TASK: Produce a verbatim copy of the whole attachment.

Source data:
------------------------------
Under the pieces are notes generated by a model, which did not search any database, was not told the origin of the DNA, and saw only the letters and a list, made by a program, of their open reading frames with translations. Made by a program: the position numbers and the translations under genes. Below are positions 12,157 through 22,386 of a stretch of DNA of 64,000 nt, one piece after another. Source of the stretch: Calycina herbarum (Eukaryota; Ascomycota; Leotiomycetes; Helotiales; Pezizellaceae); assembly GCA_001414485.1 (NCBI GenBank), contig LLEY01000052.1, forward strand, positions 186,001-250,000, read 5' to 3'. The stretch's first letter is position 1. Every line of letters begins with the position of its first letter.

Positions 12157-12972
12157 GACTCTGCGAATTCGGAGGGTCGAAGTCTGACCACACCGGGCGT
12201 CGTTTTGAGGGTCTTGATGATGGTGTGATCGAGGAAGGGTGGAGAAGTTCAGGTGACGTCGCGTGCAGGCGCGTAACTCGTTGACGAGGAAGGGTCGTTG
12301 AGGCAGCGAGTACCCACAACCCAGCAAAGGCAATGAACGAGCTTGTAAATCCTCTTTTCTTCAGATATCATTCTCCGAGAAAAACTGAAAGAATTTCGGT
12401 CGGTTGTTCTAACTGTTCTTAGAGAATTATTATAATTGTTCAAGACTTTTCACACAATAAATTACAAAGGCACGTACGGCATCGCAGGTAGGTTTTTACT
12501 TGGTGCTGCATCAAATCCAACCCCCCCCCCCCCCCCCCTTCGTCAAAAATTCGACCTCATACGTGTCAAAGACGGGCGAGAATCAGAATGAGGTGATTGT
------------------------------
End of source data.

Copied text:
Under the pieces are notes generated by a model, which did not search any database, was not told the origin of the DNA, and saw only the letters and a list, made by a program, of their open reading frames with translations. Made by a program: the position numbers and the translations under genes. Below are positions 12,157 through 22,386 of a stretch of DNA of 64,000 nt, one piece after another. Source of the stretch: Calycina herbarum (Eukaryota; Ascomycota; Leotiomycetes; Helotiales; Pezizellaceae); assembly GCA_001414485.1 (NCBI GenBank), contig LLEY01000052.1, forward strand, positions 186,001-250,000, read 5' to 3'. The stretch's first letter is position 1. Every line of letters begins with the position of its first letter.

Positions 12157-12972
12157 GACTCTGCGAATTCGGAGGGTCGAAGTCTGACCACACCGGGCGT
12201 CGTTTTGAGGGTCTTGATGATGGTGTGATCGAGGAAGGGTGGAGAAGTTCAGGTGACGTCGCGTGCAGGCGCGTAACTCGTTGACGAGGAAGGGTCGTTG
12301 AGGCAGCGAGTACCCACAACCCAGCAAAGGCAATGAACGAGCTTGTAAATCCTCTTTTCTTCAGATATCATTCTCCGAGAAAAACTGAAAGAATTTCGGT
12401 CGGTTGTTCTAACTGTTCTTAGAGAATTATTATAATTGTTCAAGACTTTTCACACAATAAATTACAAAGGCACGTACGGCATCGCAGGTAGGTTTTTACT
12501 TGGTGCTGCATCAAATCCAACCCCCCCCCCCCCCCCCCTTCGTCAAAAATTCGACCTCATACGTGTCAAAGACGGGCGAGAATCAGAATGAGGTGATTGT